TIME Aviation

France Beefs Up Security on Flights to U.S.

France Airport Security
A French soldier stands in front of the desk of American airline company 'Delta Air Lines' in Nice airport, south eastern France, July 4, 2014. Lionel Cironneau—AP

Amid terrorism concerns

France is ramping up security measures on all outgoing flights to the U.S. following terrorism warnings.

“At the request of American authorities, security measures at airports for flights bound to the United States have been increased for the summer period,” the French Civil Aviation Authority said in a statement Friday.

American authorities said Wednesday that they’re concerned al-Qaeda might be developing a new kind of bomb that could be smuggled onto planes. The Obama Administration told foreign airports with direct flights to the U.S. to increase their security measures.

The French agency warned that delays are possible and recommended all passengers flying to the U.S. arrive early. The move follows British airports agreeing to increase airport security Thursday.

France has not elaborated on the measures it intends to implement.

 

TIME Congress

Edward Snowden and the NSA Can Both Be Right

Edward Snowden NSA
US National Security Agency (NSA) whistleblower Edward Snowden speaks to European officials via videoconference during a parliamentary hearing on improving the protection of whistleblowers, at the Council of Europe in Strasbourg, eastern France, on June 24, 2014. Frederick Florin—AFP/Getty Images

Two reports raise the possibility that on balance, both the NSA collection programs and Snowden’s revelations have done more to advance the public good than to harm it

The yearlong debate over the leak of National Security Agency documents by former contractor Edward Snowden has divided the world into two camps. One sees Snowden as a patriotic public servant and believes the NSA programs he revealed are unjustified threats to civil liberties. The other sees Snowden as a traitor and views the NSA programs as necessary for national security.

Two reports this week raise a third possibility: that on balance, both the NSA collection programs and Snowden’s revelations have done more to advance the public good than to harm it.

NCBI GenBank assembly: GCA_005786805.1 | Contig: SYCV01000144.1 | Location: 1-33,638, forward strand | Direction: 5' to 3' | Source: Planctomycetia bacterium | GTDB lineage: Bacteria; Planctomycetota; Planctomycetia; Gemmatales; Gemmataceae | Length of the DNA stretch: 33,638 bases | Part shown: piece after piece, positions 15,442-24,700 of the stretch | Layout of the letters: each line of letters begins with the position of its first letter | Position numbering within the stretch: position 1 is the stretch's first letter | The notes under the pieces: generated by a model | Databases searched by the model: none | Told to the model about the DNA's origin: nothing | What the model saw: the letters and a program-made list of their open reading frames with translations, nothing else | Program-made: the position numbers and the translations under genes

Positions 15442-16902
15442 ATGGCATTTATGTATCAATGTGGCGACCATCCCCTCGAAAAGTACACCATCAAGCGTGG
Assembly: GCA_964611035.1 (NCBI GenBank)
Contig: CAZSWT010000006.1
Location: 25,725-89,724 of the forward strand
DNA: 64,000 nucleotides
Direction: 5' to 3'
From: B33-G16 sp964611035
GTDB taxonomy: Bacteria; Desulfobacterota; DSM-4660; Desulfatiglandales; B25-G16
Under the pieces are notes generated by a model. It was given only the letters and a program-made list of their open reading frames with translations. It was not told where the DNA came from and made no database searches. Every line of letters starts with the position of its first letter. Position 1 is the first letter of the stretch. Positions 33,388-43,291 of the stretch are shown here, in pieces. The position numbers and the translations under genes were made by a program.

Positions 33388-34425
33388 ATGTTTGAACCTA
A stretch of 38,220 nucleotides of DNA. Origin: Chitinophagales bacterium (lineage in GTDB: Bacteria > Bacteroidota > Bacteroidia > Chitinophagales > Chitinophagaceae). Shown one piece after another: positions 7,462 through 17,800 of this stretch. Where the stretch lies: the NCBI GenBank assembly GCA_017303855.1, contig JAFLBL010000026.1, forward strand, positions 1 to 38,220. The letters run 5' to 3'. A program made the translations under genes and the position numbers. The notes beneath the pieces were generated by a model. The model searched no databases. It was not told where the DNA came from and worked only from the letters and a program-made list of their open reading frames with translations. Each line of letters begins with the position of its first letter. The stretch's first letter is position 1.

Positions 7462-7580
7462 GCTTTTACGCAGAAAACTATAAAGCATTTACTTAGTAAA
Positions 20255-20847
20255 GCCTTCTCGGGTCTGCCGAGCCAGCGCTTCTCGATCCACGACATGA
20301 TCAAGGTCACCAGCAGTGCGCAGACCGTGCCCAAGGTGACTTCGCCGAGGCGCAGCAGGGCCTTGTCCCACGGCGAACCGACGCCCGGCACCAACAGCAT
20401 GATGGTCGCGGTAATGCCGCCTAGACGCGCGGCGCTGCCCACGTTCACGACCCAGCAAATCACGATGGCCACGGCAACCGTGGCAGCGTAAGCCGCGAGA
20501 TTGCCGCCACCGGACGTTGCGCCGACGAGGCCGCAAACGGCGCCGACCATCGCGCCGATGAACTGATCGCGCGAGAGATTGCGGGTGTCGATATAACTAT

On July 1, the independent agency charged with overseeing U.S. intelligence and counterterrorism programs to ensure they don’t infringe on privacy and civil liberties found the core of the NSA’s Internet collection programs did neither. In a 196-page report, the Privacy and Civil Liberties Oversight Board found both the NSA’s collection of Internet traffic from service providers, and the agency’s tapping of undersea cables, complied with the Constitution and Congress’s privacy protections for U.S. persons, and were therefore legal. It further found that the programs were valuable (two board members called them “extremely valuable”) for foreign intelligence and counterterrorism:

Presently, over a quarter of the NSA’s reports concerning international terrorism include information based in whole or in part on Section 702 collection.

On the other side of the equation, the PCLOB report comes less than a week after Adm. Michael Rogers, the head of the NSA, told the New York Times that while the damage done by Snowden was real, he did not believe “the sky is falling” as a result. Earlier in June, Director of National Intelligence James Clapper told the Washington Post that “we think that a lot of what [Snowden] looked at, he couldn’t pull down,” and that “it doesn’t look like [Snowden] took as much” as first thought.

Taken together, the reports raise the possibility that the NSA programs continue to contribute to U.S. national security and that the damage done by Snowden’s leaks is offset by the public awareness of and debate about surveillance.

There are, of course, qualifiers to such a best-of-both-worlds view. For starters, the PCLOB report raised concerns about how the NSA, CIA and FBI search the data once it is collected from the Internet and recommended in some cases curtailing those searches. In January, the PCLOB found that the NSA’s telephone metadata records program was effectively illegal and should be ended. And no one can seriously look at the Snowden revelations without considering the possibility that they damaged national security. A large majority of security experts recently polled by National Journal believe the damage caused by the leaks is greater than the public value of Snowden’s revelations.

But the PCLOB said it had not seen any evidence of “bad faith or misconduct” in either the NSA’s Internet collection program or the telephone metadata program: for all the speculative fear of a dystopian future, no one has been maliciously targeted, and the programs haven’t been hijacked by a malevolent Nixonian seeking political advantage. At the same time, Snowden’s revelations have initiated a broad, bipartisan public debate over government surveillance, and he has advanced the idea that in the digital age, privacy is always in play (including the commercial collection and sale of data on virtually every household in the country, as the Federal Trade Commission recently reported).